Tie the metallic silver tinsel behind the hook eye, wrapping it without pushing together the turns at the back. Then go back to the front and trim. No space should be between the tinsel rounds, so these do not move or slide and remain perfectly locked.
Choose fine feathers and tie the two grizzly saddles. These should remain vertical and tight to the hook, and overhanging just a bit past the hook bend. An option is to tie four strands of orange Krystal Flash before the feathers.
Carefully pull a white bucktail bundle so that it covers just the lower side of the fly, and tie it towards the front. It should be long enough so that when the bundle is bent backwards it reaches the tip of the grizzly feathers.
Tie the olive dyed brown bucktail in the same way. Generally, the brown part of an olive dyed deer tail is used; if it is long enough. If not, use the long part of the bucktail, that is olive color dyed over white. Try to use dark olive.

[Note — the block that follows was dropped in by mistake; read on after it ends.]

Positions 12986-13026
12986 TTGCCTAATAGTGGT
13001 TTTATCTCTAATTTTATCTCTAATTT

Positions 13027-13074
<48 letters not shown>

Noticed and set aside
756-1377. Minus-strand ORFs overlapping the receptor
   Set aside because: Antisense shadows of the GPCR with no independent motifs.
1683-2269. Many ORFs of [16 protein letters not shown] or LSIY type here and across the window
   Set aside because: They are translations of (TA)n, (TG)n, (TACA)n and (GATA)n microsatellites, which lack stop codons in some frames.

Go back with the thread a millimeter before the feather wings. Carefully, turn the belly and the back, tying as you keep the head tight by pulling the hair back. We can tie both bundles at the same time or one by one. The head should remain tense, and the white and dark colors in its corresponding side.
Cover the head with a fine layer of transparent 5-minute epoxy, removing excesses and turning the fly so the epoxy evens out with a slightly tapered shape.
Let the first layer of epoxy dry, apply the adhesive eyes and add another very fine layer of epoxy. We can see the finished fly in the picture; it has some Krystal Flash under the grizzly feathers. We can paint a red detail with enamel or model-aircraft paint to simulate the gills. This way, our Argentine Perch Thunder Creek is ready for the river.